this might also include love spells, and, honey, if he doesn’t love you without a spell, do you really want him? maybe that’s the universe screaming in your face that he’s just one giant walking red flag…

but what about spells that ‘encourage’ another person to do something that’s of benefit to them, like casting a spell to get your spouse to look for a better job because they’re miserable where they are but they feel stuck on their own, or a spell to get your neighbor to clean up their trashy-looking yard…

i can’t tell you how to approach those because i’m not you and i don’t know those people. but these things still fall under the category of you controlling someone else’s free will, so weigh the karmic outcome on these things carefully.

so that sort of sums up where there are some potential problems that are obvious, but then keep in mind, as with any supply chain and growth of consumer interest in a particular subject or industry, there will absolutely be impacts on human welfare, such as mining those beautiful crystals you like to buy, or growing and harvesting the herbs you buy in bulk, and so forth.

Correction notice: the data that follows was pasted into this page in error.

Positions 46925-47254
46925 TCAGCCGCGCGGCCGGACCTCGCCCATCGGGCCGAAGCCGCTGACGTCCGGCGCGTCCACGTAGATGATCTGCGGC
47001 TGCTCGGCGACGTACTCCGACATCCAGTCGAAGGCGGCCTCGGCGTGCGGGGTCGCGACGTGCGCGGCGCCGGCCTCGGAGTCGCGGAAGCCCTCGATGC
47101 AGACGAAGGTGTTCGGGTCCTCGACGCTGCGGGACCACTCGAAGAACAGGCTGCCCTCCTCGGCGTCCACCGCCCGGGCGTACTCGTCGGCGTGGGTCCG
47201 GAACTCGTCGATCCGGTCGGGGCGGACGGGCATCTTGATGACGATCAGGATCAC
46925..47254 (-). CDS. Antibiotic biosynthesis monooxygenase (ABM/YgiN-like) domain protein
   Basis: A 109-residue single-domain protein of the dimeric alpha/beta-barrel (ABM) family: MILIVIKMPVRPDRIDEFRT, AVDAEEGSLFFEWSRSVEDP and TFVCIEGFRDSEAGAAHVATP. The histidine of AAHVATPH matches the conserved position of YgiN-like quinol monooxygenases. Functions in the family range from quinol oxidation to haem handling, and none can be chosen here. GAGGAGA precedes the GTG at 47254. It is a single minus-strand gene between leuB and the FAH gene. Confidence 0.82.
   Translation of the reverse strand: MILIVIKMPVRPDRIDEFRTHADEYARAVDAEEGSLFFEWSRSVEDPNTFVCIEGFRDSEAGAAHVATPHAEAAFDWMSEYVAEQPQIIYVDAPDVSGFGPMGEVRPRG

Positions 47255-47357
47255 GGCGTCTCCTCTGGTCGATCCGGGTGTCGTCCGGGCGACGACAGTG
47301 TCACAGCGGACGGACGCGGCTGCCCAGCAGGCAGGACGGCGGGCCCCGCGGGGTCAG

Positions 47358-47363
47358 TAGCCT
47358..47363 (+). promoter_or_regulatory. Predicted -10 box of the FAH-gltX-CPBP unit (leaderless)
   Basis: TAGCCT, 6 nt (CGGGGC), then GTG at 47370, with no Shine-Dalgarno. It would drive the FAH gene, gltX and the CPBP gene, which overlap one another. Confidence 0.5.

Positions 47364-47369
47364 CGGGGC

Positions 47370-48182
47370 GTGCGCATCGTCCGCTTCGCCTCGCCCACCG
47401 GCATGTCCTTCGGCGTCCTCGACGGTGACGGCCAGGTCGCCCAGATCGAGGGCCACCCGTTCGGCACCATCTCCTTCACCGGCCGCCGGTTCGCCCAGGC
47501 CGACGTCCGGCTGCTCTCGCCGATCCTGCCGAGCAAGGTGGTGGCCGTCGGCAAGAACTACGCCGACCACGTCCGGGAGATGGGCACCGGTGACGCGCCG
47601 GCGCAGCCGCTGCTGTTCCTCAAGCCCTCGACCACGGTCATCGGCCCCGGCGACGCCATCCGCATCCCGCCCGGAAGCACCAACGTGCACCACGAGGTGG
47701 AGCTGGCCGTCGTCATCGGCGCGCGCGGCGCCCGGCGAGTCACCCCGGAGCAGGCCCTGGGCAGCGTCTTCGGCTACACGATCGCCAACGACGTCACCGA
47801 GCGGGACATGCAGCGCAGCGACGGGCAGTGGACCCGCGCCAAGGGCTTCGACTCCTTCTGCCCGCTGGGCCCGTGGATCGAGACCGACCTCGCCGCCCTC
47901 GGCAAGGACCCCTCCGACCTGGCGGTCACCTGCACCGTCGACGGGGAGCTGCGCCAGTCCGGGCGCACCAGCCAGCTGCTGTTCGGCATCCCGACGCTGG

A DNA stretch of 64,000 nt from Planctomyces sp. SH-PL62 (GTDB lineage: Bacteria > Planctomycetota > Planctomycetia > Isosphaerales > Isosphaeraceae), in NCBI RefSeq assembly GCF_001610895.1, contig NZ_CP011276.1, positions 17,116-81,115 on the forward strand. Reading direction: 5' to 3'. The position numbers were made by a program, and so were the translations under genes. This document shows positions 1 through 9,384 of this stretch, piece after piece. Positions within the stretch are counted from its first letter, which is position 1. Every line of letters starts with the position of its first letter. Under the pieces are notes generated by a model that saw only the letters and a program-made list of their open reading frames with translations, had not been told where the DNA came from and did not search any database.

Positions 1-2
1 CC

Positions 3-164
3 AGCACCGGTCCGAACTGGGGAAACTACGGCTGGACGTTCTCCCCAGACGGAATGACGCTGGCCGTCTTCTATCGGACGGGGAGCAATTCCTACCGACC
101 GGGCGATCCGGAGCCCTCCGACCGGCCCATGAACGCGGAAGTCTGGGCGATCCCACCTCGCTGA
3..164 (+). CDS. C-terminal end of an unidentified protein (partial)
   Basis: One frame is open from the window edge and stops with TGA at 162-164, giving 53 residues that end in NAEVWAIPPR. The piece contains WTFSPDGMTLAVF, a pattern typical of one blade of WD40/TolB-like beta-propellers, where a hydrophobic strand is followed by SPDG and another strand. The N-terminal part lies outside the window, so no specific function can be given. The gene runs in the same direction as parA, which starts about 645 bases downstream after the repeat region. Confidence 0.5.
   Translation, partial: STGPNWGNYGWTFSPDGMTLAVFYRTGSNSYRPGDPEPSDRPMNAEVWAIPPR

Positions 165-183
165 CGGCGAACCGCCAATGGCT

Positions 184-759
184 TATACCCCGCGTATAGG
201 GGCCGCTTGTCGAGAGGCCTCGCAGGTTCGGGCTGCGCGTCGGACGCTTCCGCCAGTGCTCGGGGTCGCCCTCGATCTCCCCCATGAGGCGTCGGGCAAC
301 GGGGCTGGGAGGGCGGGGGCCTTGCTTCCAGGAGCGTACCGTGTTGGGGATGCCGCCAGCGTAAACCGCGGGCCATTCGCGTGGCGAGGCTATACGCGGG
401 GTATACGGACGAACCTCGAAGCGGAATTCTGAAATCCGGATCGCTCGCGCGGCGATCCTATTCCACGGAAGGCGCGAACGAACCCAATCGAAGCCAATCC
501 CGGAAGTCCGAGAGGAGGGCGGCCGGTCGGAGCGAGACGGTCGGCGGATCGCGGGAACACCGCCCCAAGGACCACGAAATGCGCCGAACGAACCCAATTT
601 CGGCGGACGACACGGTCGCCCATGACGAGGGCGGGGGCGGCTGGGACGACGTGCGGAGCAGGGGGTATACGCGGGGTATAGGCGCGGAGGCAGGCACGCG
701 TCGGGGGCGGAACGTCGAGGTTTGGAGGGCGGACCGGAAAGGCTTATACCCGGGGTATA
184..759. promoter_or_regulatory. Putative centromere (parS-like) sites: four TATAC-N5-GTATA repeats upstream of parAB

there is absolutely no way that any of us can live and operate in our modern world without impacting another life- human, animal, or plant. so, beyond that, i think barring the actual illegal acts that fall under sexual assault or harassment and the actual illegal harvesting of animal/human parts, we need to decide where we stand. there’s probably no completely right or wrong answer.

stop thinking of deities as good and bad

when i get really into a particular subject or thought, i get, like, REALLY into it. i’ll download 20+ kindle books and purchase another 10-15 or so from amazon on the subject, or those complementary to it.

and the human-created concept of ‘good’ and ‘evil’ is certainly one of those i’ve spent a fair amount of time in the rabbit hole on.

basically, what i’m trying to convey is this: our limited human minds cannot comprehend divinity of any kind. i don’t care what particular religious doctrine you subscribe to, they’re all more or less right, in that there are powers much bigger, more powerful, and all-knowing than ourselves. and these deities can, and likely do, all exist in one form or another somewhere. like all at the same time. nobody is right or wrong here.

there are probably multiple planes of existence, too.

and beyond all that, these divine entities or beings are neither good nor bad. humans have this habit of applying dualistic labels to absolutely everything, and its a habit that sometimes saves our lives, but in general, probably limits us more than we think.